This means in the second example, Line 10 should now become the $30,000 from Line 7 and Line 12 becomes $15,000. No change in the end result of $17,000 social security taxable, but now it is even more dramatically less than Line 14 total of $31,300

    1. jblankenship says:

      I’ll review this, but I believe it’s correct as written. The 50% rate s high would apply to the whole amount if it’s equal to the base plus the incremental amount. Above the incremental amount, 85% kicks in.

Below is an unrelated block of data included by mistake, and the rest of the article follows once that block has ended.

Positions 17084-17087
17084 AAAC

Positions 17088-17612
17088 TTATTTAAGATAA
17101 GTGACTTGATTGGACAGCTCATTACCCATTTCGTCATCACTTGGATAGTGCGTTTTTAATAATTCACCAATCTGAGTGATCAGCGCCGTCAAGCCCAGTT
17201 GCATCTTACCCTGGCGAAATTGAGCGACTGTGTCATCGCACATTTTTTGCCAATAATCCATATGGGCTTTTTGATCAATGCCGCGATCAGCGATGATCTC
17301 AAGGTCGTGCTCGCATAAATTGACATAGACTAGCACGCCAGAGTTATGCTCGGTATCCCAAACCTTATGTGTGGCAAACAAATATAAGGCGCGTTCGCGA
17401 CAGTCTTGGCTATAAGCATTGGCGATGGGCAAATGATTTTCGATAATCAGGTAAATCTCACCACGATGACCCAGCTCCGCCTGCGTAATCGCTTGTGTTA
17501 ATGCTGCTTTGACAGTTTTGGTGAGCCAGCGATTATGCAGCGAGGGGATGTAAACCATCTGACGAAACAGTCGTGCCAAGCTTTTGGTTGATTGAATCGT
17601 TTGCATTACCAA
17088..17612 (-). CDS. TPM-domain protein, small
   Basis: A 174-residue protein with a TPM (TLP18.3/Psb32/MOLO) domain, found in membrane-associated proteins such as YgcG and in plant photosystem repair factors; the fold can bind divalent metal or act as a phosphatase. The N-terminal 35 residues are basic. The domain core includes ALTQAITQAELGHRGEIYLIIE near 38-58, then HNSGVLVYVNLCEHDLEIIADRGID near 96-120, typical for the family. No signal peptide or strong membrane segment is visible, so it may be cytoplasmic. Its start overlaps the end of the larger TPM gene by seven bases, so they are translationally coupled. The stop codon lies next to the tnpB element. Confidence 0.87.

2. JoeTaxpayer says:

    I looked at the taxation issue some time ago and discussed in a post http://www.joetaxpayer.com/social-insecurity-redux/
    It offers a visual (graph) of how with increasing income, the effect of SS taxation is to create some wild marginal rates, up to 47% for a single. I need to update that graph for 2010 rates.

    1. jblankenship says:

      Thanks for the link, Joe – that’s a great post, visually showing the impacts of SS taxation. Most helpful to understand the situation.

      jb

  3. jasons says:

    godd article, here is a website that provides free calculators to determine how much of your social security benefits are taxable.

    http://www.socialsecuritymax.com/

    1. jblankenship says:

      Thanks, Jason. I should have pointed out that there are calculators like this – the article was intended to explain the process…

      jb